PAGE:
“It’s pretty scary”: Ongoing respiratory illness surge creates medication shortage

A Lincoln mother discusses her experience with medication shortages amid an increase in respiratory illnesses.
Published: Dec. 13, 2022 at 7:56 AM CST
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LINCOLN, Neb. (KOLN) - It’s being called a tripledemic: the flu, COVID, and RSV, and people are taking different medicines to help with their symptoms.

But some need these drugs year-round.

The sound of tiny, labored breaths and various alarms on equipment is a constant for Lincoln mom of three Samantha Eddins.

Her two newest twins Genevive and Lucas have trachs in their throats and are on ventilators full-time after being born several months premature, and spending just shy of 300 days in the NICU.

They will likely need that breathing assistance for life, along with prescription medication that lately has been hard to find.

“It’s pretty scary, not gonna lie,” Eddins said.

Every day Eddins gives four doses of Albuterol to the twins, two for each. It opens their airways to assist with breathing but over the weekend and Monday, her pharmacy had to make multiple calls to even track some down. Finally finding what she needed at two different Hy-Vees in Lincoln.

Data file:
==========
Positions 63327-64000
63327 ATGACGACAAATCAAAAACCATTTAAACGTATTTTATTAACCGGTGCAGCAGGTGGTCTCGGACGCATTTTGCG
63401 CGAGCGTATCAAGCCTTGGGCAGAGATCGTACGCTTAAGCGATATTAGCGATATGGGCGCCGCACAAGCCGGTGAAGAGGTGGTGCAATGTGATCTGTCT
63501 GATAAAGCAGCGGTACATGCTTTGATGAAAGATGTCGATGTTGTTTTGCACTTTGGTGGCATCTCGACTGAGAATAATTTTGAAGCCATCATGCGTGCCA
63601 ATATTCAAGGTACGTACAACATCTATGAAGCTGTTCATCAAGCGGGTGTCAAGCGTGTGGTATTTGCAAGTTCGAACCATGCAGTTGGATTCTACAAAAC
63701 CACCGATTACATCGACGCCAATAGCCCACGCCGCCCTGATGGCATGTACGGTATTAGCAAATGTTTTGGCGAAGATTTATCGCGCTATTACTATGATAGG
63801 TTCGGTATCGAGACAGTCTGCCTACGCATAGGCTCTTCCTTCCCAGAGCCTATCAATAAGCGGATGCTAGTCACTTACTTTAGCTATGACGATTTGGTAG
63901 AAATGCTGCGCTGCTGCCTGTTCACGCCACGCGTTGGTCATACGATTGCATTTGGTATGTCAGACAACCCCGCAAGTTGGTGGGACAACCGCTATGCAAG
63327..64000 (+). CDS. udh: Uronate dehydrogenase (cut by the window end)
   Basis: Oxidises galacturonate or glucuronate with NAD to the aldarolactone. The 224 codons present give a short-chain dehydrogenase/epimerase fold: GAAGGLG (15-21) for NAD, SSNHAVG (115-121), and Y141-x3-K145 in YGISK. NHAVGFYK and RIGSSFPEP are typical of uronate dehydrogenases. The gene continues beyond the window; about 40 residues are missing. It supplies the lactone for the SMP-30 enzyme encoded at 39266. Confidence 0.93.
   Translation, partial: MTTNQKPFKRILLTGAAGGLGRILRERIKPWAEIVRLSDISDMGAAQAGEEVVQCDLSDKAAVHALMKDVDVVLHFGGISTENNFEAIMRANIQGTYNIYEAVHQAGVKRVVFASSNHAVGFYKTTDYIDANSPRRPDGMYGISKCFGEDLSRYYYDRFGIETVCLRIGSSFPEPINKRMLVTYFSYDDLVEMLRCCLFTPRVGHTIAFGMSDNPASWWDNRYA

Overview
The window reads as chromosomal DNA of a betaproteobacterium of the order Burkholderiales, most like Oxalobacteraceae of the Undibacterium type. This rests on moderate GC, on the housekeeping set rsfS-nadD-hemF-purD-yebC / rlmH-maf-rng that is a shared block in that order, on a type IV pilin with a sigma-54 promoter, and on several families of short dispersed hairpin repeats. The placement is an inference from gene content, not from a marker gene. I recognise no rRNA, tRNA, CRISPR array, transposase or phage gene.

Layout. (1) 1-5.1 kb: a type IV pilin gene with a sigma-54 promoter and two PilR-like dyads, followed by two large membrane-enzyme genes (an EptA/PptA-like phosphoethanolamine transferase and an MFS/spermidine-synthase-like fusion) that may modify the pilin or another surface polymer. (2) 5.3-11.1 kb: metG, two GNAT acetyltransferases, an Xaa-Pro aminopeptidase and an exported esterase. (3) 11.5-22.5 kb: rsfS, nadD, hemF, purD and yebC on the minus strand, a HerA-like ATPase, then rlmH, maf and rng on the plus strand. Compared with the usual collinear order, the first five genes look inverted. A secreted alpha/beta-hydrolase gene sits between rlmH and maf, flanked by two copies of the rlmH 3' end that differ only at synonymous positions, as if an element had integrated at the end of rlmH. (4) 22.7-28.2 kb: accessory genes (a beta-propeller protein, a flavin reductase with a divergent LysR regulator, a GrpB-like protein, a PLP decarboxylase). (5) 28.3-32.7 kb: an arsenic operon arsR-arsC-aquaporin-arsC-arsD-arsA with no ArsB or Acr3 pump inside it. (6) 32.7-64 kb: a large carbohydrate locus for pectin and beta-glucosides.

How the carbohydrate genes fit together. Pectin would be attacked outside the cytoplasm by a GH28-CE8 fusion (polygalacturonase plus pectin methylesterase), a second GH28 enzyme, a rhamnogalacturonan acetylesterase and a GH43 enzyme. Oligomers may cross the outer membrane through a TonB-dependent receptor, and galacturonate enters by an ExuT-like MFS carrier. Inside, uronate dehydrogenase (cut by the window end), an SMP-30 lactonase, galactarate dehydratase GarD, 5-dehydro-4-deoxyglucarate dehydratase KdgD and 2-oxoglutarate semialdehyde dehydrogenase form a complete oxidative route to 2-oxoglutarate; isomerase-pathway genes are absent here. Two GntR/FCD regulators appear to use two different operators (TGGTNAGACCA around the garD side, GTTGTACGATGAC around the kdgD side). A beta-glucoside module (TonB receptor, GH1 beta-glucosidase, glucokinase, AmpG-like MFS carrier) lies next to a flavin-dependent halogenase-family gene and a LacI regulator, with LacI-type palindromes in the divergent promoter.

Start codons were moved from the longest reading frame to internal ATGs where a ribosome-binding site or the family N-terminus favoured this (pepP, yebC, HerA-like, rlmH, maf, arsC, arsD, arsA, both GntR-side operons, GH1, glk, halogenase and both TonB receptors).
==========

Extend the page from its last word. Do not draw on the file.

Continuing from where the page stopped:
“I don’t know what’s going to happen when we get through these last two boxes,” Eddins said.

Here’s why parents like Eddins are running into such a shortage. Albuterol can also be used to treat general respiratory problems and people are seeking it out during this ongoing sick season. Right now, it’s listed among other drugs on the FDA’s website, as being in “short supply”.

More: ‘Significant increase’ in Lancaster County flu cases

“If this course continues to run as busy as it is, it could be for example Tamiflu,” said Dr. Cary Ward, with CHI Health. “A very commonly used drug for influenza. We could be short on that down the road if we keep having the numbers were having.”

As for Eddins, she said it’s not just the shortage she’s worried about, it’s also the high number of respiratory illnesses.

“I don’t go anywhere,” Eddins said. “Literally the only places I go in this last couple of months are doctors’ appointments. Like I don’t take them anywhere unnecessarily.”

Eddins said it’s not just the sick season surge, ongoing supply chain issues are also impacting her getting needed medical items for the twins including seizure medicine, and replacement trachs in certain sizes are all on back order.